This summer I took a commercial flight to a war-zone. Boarding the plane bound to Afghanistan, I was struck by how normal it all seemed. I expected it to be more difficult, but as I discovered little in Afghanistan was as I expected.
I went to Kabul in order to work with Global Partnership for Afghanistan (GPFA), an organization that provides Afghan farmers with the crops, poultry, and agriculture training they need to create a sustainable livelihood.
I landed in the new Kabul International Airport. It is supposedly much nicer than it used to be, though, of course, I never saw how it used to be. Regardless, I did not pay much attention to the facilities because I was fixated on finding my way out. Days before, the Taliban had shot rockets at the airport, and I was not looking to spend much time there.
Riding into the heart of Kabul, I saw surprisingly few scars marking the nearly 30 years of war this city has borne. There were only a handful of bombed-out buildings, and, although the streets wear the evidence of poverty, they also show signs of prosperity. Tin shacks chock-full of one type of ware for sale (wheelbarrows, for example) line the road, but so do large glass and steel wedding halls and brightly-lit, modern supermarkets.
The streets are jammed with cars and these cars are packed full of people. A man swore to me that he saw a family of eight crammed into a station wagon riding with a goat seated in the middle. Aside from the stuffed automobiles, the city bustles with barnyard animals crossing traffic, bicyclists weaving, pedestrians walking, and merchants peddling. It can seem like any other developing world city until you spot the guns.
Afghan national police patrol the city by vehicle. They stand on the backs of trucks, facing the cars behind them, mindlessly pointing their guns towards traffic. Military Humvees pass by with soldiers standing lookout in the latch, also holding their weapons ready. The first time I saw a camouflage-color Humvee next to a cow, I laughed. They both seemed so out of place against the hotel in the background.
Overall, there is a surprising feeling of normalcy in Kabul -- a normalcy that is only accentuated in the provinces to the north where the landscape is so lush with trees that the vista seems an endless sea of green. It is in these cities that many of GPFA's farmers live.
I traveled to meet one such farmer. After calling ahead to see if it was safe, a few GPFA staff members and I drove out of Kabul along a road hugged by patches of trees and farms. When we arrived, we were greeted by a host of children -- some the farmer's and some her cousin's -- and we went to see the crops. Above the winding roots and below the broad green leaves, bright gourds peeped out. We walked through the patch, careful not to step on anything that was growing, stopping to look at two plump turkeys in a wire cage, and then went through the gate of a stone fence to see the orchard. Tree after tree bore fruit ripe for picking. It was a scene of peaceful abundance.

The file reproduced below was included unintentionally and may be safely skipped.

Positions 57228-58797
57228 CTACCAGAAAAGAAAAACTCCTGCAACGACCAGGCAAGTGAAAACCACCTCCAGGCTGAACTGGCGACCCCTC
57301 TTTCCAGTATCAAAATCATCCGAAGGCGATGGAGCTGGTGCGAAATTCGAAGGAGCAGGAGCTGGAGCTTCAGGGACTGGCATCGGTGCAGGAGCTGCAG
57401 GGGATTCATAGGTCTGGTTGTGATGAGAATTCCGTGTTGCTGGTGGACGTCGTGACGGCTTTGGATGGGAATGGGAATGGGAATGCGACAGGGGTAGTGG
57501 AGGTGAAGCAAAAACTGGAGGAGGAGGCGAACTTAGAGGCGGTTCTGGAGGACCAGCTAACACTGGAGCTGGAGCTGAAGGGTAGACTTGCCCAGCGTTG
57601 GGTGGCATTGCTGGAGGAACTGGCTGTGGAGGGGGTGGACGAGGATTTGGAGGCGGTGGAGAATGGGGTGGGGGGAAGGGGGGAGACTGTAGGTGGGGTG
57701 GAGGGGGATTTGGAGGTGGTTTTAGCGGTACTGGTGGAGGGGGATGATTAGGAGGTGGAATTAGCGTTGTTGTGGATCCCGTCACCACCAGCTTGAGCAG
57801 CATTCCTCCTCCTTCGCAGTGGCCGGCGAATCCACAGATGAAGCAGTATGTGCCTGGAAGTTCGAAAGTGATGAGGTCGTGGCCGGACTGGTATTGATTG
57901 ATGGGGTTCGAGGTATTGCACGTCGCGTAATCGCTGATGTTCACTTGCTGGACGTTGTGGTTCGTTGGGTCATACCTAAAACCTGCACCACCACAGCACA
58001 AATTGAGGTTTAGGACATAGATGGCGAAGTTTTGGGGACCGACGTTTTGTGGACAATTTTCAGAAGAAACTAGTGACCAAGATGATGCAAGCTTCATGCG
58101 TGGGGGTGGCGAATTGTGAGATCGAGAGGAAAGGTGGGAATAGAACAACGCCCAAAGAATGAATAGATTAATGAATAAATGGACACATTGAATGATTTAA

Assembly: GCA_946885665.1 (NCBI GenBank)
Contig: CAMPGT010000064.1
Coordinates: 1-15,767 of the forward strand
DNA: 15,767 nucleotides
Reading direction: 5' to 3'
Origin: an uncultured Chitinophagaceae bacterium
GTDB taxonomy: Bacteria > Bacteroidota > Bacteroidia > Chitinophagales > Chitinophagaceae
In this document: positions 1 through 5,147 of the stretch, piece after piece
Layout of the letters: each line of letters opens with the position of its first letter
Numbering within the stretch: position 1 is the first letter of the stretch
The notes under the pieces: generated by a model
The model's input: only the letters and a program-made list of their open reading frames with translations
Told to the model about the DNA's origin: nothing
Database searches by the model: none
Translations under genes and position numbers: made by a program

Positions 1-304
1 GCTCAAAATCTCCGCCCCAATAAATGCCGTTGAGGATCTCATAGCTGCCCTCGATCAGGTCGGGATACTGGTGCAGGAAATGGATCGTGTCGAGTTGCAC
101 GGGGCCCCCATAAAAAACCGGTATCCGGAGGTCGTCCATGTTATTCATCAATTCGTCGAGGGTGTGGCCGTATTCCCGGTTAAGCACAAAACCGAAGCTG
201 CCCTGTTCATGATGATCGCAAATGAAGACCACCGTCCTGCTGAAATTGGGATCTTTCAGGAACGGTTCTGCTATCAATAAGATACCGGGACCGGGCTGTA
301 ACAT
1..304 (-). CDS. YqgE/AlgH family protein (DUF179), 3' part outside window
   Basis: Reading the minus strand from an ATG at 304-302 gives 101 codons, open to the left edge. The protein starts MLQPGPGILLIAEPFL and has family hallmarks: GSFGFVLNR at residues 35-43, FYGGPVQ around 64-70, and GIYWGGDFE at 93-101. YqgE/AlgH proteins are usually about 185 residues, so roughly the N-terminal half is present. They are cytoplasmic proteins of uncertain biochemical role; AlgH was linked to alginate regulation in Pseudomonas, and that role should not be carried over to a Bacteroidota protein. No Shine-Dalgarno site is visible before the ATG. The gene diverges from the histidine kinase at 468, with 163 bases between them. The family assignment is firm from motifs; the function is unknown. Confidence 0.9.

This was a GPFA farm. The three Afghan horticulturists with whom I traveled were GPFA "extensionists." They, like the farmer, were all female.
The organization is unique within the country for its grassroots model. GPFA works with community councils to designate farmers for participation, and provides special programs specifically for women. The organization hires only Afghan extensionists, who routinely visit the farms in the provinces they oversee.
We all sat on some benches alongside the farmer and her children for a long while eating freshly-picked mulberries and talking about quotidian matters -- from farming to the Taliban. Just as we were getting ready to leave, another local GPFA farmer shouted after us. He explained that insects were eating some of his trees and showed the extensionists some leaves flecked with holes as evidence. What, he asked them, should he do about it?
GPFA provides such farmers with countless resources. The organization runs fruit nurseries and poplar woodlots that grow plants to be transferred to individual farms. They provide greenhouses to grow vegetables and cold storage facilities to store crops until the optimal selling period arrives. They also offer tools to farmers, like storage crates and solar fruit drying racks.
But the most important service GPFA provides is in agriculture education. The extensionists run training sessions on farming techniques like weeding, drip-irrigation, and pruning. While I was there, an American engineer finished perfecting a solar drying stand that could be cheaply replicated. These panels enabled farmers to dry fruit or vegetables without exposure to animal droppings. The dried product could then be sold at market. GPFA began planning sessions to show the farmers how to use the panels.
I did not get to spend nearly as much time with the farmers as I would have liked. Many have inspiring stories as well as harrowing tales. I learned about female farmers who had suffered great physical abuse, which is not uncommon in a country where the role of women is so curtailed. (Some Afghan women jailed for "crimes" related to domestic violence, such as running away, prefer to stay in jail because they have no where else go.) It was remarkable to see such women now running their own farms with the aid of GPFA.
It is common in Afghanistan to hear about close relatives recently killed, homes destroyed, and land lost. But there is also a lot of talk that is optimistic about the future. This is particularly true for the farmers in the countryside. GPFA offers them a way to build a sustainable livelihood and these farmers are determined to make the most of it.